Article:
Doug Dickerson is an award winning columnist and director of Management Moment Leadership Services. He is the author of the new book, Leaders Without Borders: 9 Essentials for Everyday Leaders. Visit www.dougsmanagementmoment.blogspot.com to learn more.
Four Ways to Grow Inside Your Box
by Doug Dickerson,posted Dec 17 2012 9:56AM
Strength and growth come only through continuous effort and struggle – Napoleon Hill
If you are like me you have heard this statement a thousand times over. And like me, you may have had your struggle with it. The statement has always been presented with good motives usually coupled with a strong dose of motivation. The message is a tried and true standby cliché that managers and leaders readily deploy to fire up the troops. You might even be one of the well-meaning persons who have used it. The statement is simply this, “think outside the box.”
The idea has always made sense to me from a theoretical standpoint. After all, what’s wrong with thinking differently and approaching a problem in a new way? What could possibly be wrong with a fresh approach especially if you happen to be stagnant in your thinking? Change is good. My concern centered around the disconnect that exists at times between good theory and good practice. I didn’t need the theory so much as I needed the “how-to”.
Fortunately, my “thinking outside the box” frustrations ended with a simple but profound discovery. In the book, You, Inc., Harry Beckwith and Christine Clifford Beckwith share a chapter entitled “Thinking Outside Your Box.” I found it to be quite liberating.
The thesis of the chapter is that indeed you do not need to think outside your box. They write, “Your box- your way of thinking, working and living- has worked for you. It’s the box in which you were born, a product of your DNA with which you were coded. You can change your box about as easily as you can alter the shape of your head.” Their solution? “To become more creative—always a good idea- don’t try to think outside your box. Instead, grow it. Bring new things in.”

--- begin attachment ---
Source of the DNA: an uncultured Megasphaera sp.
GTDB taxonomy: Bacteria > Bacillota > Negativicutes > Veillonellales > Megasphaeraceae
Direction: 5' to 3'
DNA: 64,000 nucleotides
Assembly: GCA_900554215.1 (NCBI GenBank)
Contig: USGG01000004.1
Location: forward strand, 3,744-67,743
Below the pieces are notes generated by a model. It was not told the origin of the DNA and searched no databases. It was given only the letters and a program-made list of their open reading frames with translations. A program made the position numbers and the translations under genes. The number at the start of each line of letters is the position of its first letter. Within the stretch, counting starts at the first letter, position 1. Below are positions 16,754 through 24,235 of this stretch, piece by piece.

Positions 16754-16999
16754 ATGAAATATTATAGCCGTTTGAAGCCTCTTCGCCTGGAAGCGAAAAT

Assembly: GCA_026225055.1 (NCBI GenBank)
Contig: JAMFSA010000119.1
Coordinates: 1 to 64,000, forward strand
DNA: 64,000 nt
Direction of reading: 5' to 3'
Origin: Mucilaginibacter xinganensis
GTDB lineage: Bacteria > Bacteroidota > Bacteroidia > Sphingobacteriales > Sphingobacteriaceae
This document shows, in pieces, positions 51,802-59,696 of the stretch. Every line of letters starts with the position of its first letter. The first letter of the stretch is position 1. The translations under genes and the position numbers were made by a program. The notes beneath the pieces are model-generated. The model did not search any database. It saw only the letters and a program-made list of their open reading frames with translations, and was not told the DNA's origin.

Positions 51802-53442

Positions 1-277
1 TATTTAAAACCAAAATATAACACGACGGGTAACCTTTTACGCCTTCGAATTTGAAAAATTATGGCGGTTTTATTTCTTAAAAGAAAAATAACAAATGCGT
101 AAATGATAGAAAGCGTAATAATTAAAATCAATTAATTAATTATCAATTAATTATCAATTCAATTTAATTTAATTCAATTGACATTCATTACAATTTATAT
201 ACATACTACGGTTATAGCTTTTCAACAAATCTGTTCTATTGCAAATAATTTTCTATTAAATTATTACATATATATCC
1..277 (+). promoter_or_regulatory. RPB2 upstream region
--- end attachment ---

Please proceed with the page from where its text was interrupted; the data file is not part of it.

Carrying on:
While well-intentioned people may suggest thinking outside the box as a technique to improve performance and production, I think the Beckwith’s approach might actually be more beneficial. Until you are willing to grow as a leader and thus “grow your box”, no amount of thinking outside of it will help. In order to think inside your box you need to grow it. If you grow your box you will be more productive as a leader. So how do you do it? Here are four tips to get you started.
Grow your reading list. Charlie “Tremendous” Jones said, “You are the same today as you will be five years from now except for two things: the people you meet and the books you read.” That is powerful and practical advice. It’s as you commit to a personal and systematic reading plan that you will begin to grow as a leader. There are no shortcuts. Simply put; leaders are readers. If you want to learn how to think inside your box it’s simple -read!
Grow your interests. The older I get the more I get this truth; life’s short. Often our box is too small simply because we’ve lost our sense of adventure. Have you grown too comfortable in your box? The Beckwith’s suggest that if you read Vanity Fair, read In-Fisherman. If you read People, scan The New Yorker. If you attend the theater, catch a NASCAR race. It’s when you welcome new things into your box that it begins to grow and it releases new passion to think creatively. In other words, tinker with your box!
Grow your relationships. It’s when you grow your friendships that your box begins to grow. The perspective that you may lack can often be found with a friend. Friendships expand your box and broaden your perspective so bring in more people. Build it on purpose and with diversity. You do not need more people in your box who look like you and think like you. It’s when you grow your friendships that the words of Solomon ring true, “As iron sharpens iron, so a friend sharpens a friend.”
Grow your giving list. At first glance it might sound like a contradiction in terms. But I believe the secret to growing inside your box is when you discover the joy of helping others grow theirs. Growing inside your box begins when you get the focus off yourself and discover the joy of giving. When a leader is generous with his time, talents, and resources, he will soon discover what true leadership is all about.